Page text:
CapitolWords.org is a Sunlight Foundation site that “visualizes the most frequently used words in the Congressional Record, giving you an... View ArticleContinue reading
A demo of an interesting student project from the University of Maryland, based on Recovery.gov data. (via)Continue reading
Back in mid-November, I had the pleasure of attending and presenting at the kickoff of Medialab Prado’s Visualizar ’09 event... View ArticleContinue reading
Texas Watchdog is a great organization working toward state level transparency in Texas, they just released a map with all... View ArticleContinue reading
With Apps for America 2 we wanted to give a special prize to the best visualization. Part of the reson why is because we think that building up the art community inside of Sunlight Labs is a priority and just as important to our mission as the development community. The other reason is because the only way to make big data accessible to people is often by presenting simple, easy to understand visualizations.Continue reading
Mapping Max Baucus’ Health Care Lobbyist Complex. Click image for full visualization. As the chair of the Senate Finance Committee,... View ArticleContinue reading
What do top earmarkers talk about in Congress? Does our money go where their mouths are? In the case of... View ArticleContinue reading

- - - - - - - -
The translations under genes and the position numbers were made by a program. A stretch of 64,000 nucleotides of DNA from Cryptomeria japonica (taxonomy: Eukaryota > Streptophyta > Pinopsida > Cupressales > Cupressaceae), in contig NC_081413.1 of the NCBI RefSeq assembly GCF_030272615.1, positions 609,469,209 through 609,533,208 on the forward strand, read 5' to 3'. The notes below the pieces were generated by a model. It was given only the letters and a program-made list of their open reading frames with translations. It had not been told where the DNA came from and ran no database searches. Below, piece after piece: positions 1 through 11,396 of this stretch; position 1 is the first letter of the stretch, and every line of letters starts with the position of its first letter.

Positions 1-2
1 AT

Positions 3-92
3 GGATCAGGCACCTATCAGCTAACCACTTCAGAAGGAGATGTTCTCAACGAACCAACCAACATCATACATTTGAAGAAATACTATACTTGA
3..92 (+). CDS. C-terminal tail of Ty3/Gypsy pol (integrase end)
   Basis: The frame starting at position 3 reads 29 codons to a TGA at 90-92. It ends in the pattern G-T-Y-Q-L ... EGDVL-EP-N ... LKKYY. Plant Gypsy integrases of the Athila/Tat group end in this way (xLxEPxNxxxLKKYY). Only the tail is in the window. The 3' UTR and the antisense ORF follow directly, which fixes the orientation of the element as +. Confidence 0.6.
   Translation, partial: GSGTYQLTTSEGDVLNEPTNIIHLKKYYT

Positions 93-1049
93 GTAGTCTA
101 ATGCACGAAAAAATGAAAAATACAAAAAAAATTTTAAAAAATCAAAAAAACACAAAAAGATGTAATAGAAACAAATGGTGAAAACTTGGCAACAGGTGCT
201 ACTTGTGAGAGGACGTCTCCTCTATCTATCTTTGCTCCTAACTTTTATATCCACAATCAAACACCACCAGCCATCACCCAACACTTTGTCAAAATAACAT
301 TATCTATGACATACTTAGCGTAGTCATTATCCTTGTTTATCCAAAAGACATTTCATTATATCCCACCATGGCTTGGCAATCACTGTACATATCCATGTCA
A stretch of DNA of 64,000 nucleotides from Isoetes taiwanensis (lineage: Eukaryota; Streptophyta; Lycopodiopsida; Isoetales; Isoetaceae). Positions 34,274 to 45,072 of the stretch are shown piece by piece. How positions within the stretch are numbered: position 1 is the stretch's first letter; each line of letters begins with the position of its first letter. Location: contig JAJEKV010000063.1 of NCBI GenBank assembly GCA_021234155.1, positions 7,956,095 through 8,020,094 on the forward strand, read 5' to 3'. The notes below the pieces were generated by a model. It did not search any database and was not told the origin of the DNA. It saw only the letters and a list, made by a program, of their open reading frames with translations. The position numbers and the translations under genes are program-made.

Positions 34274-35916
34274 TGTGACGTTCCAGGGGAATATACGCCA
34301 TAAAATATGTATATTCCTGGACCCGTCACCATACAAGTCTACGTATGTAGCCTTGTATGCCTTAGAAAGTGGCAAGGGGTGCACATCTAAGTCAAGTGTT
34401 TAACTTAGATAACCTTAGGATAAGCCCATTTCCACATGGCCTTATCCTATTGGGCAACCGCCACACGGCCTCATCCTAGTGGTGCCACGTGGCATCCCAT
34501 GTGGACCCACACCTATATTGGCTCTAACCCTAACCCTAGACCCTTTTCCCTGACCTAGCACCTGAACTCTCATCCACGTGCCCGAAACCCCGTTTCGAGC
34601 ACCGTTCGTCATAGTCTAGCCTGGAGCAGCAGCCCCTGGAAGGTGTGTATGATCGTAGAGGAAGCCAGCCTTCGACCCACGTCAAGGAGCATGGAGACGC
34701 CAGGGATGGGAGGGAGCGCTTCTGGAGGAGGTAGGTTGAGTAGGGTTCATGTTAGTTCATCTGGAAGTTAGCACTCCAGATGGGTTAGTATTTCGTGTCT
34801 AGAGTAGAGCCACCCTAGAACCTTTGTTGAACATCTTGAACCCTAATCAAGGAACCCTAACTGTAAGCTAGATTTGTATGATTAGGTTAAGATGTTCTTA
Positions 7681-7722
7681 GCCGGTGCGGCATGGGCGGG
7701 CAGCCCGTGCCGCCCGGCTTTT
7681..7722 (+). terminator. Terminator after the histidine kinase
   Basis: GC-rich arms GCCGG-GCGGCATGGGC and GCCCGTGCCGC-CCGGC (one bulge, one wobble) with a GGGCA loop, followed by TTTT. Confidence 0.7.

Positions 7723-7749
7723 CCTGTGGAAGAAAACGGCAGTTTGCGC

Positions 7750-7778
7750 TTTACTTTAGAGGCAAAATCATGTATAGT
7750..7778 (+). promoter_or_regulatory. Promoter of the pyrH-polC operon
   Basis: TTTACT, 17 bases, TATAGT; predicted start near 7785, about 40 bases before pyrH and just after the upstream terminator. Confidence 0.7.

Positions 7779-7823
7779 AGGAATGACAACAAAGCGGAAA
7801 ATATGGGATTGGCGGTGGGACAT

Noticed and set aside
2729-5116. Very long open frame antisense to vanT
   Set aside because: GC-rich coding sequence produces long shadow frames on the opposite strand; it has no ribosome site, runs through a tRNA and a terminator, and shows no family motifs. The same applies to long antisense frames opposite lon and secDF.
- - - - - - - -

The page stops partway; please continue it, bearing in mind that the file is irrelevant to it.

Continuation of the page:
Anthony Mattox, a very talented student at Maryland Institute College of Art (MICA), recently released some processing code called WikiWeb... View ArticleContinue reading
Everyone has their own thoughts and perceptions on what generally happens to bills as they pass through the legislative process. With the thousands of bills that are introduced every year, it is hard to get an overall sense of what is happening. During the last couple of months, our intern Rebecca Shapiro collected and processed data (from the Thomas Web site run by the Library of Congress) on each bill in the 110th session of Congress in order to understand what happened to all of them.Continue reading
Yesterday, I posted a bit about how data.gov shouldn't focus on data visualizations, but rather providing clean reliable data to citizens. But what this means is that we as a non-government community really need to start thinking about how to do visualizations when that data becomes available. Right now we're asking a lot of questions about data visualizations inside the Sunlight Offices that need to be shared with the wider Labs community:
- Should we hire somebody that does good data visualizations full time?
- Should we have a contest for best data visualization?
- What kinds of data visualizations would be successful in our field?
In order to kick off the discussion with the larger group, I want to gauge response from the wider design and visualization community and see what kind of people are out there. So I'm asking that if you're interested in working on the visualization and design side of things rather than the application and coding side of things that you fill out the form below.Continue reading